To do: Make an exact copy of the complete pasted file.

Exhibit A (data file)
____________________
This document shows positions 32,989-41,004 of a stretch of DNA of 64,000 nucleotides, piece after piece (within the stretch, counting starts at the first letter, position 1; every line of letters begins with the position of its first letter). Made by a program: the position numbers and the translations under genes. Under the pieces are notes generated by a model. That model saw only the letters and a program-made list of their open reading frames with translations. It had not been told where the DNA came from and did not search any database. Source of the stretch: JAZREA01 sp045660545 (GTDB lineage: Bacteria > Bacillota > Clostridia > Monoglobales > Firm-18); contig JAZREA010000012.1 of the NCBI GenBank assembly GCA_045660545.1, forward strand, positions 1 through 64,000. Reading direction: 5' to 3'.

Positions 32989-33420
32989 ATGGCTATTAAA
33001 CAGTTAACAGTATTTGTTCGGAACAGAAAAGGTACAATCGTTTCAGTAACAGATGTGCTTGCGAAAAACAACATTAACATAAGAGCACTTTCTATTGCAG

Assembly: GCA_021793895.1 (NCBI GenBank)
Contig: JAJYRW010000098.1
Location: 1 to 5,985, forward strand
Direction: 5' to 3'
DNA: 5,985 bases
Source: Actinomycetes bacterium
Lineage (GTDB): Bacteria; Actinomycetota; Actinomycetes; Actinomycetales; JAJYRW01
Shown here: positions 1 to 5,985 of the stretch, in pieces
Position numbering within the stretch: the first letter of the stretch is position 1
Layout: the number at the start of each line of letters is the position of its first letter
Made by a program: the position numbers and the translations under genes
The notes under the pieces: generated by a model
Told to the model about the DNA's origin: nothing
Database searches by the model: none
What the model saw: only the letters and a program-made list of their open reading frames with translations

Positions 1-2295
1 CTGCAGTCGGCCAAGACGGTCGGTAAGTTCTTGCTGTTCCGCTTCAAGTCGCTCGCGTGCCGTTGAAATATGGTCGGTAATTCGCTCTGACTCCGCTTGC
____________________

This document shows positions 32,989-41,004 of a stretch of DNA of 64,000 nucleotides, piece after piece (within the stretch, counting starts at the first letter, position 1; every line of letters begins with the position of its first letter). Made by a program: the position numbers and the translations under genes. Under the pieces are notes generated by a model. That model saw only the letters and a program-made list of their open reading frames with translations. It had not been told where the DNA came from and did not search any database. Source of the stretch: JAZREA01 sp045660545 (GTDB lineage: Bacteria > Bacillota > Clostridia > Monoglobales > Firm-18); contig JAZREA010000012.1 of the NCBI GenBank assembly GCA_045660545.1, forward strand, positions 1 through 64,000. Reading direction: 5' to 3'.

Positions 32989-33420
32989 ATGGCTATTAAA
33001 CAGTTAACAGTATTTGTTCGGAACAGAAAAGGTACAATCGTTTCAGTAACAGATGTGCTTGCGAAAAACAACATTAACATAAGAGCACTTTCTATTGCAG

Assembly: GCA_021793895.1 (NCBI GenBank)
Contig: JAJYRW010000098.1
Location: 1 to 5,985, forward strand
Direction: 5' to 3'
DNA: 5,985 bases
Source: Actinomycetes bacterium
Lineage (GTDB): Bacteria; Actinomycetota; Actinomycetes; Actinomycetales; JAJYRW01
Shown here: positions 1 to 5,985 of the stretch, in pieces
Position numbering within the stretch: the first letter of the stretch is position 1
Layout: the number at the start of each line of letters is the position of its first letter
Made by a program: the position numbers and the translations under genes
The notes under the pieces: generated by a model
Told to the model about the DNA's origin: nothing
Database searches by the model: none
What the model saw: only the letters and a program-made list of their open reading frames with translations

Positions 1-2295
1 CTGCAGTCGGCCAAGACGGTCGGTAAGTTCTTGCTGTTCCGCTTCAAGTCGCTCGCGTGCCGTTGAAATATGGTCGGTAATTCGCTCTGACTCCGCTTGC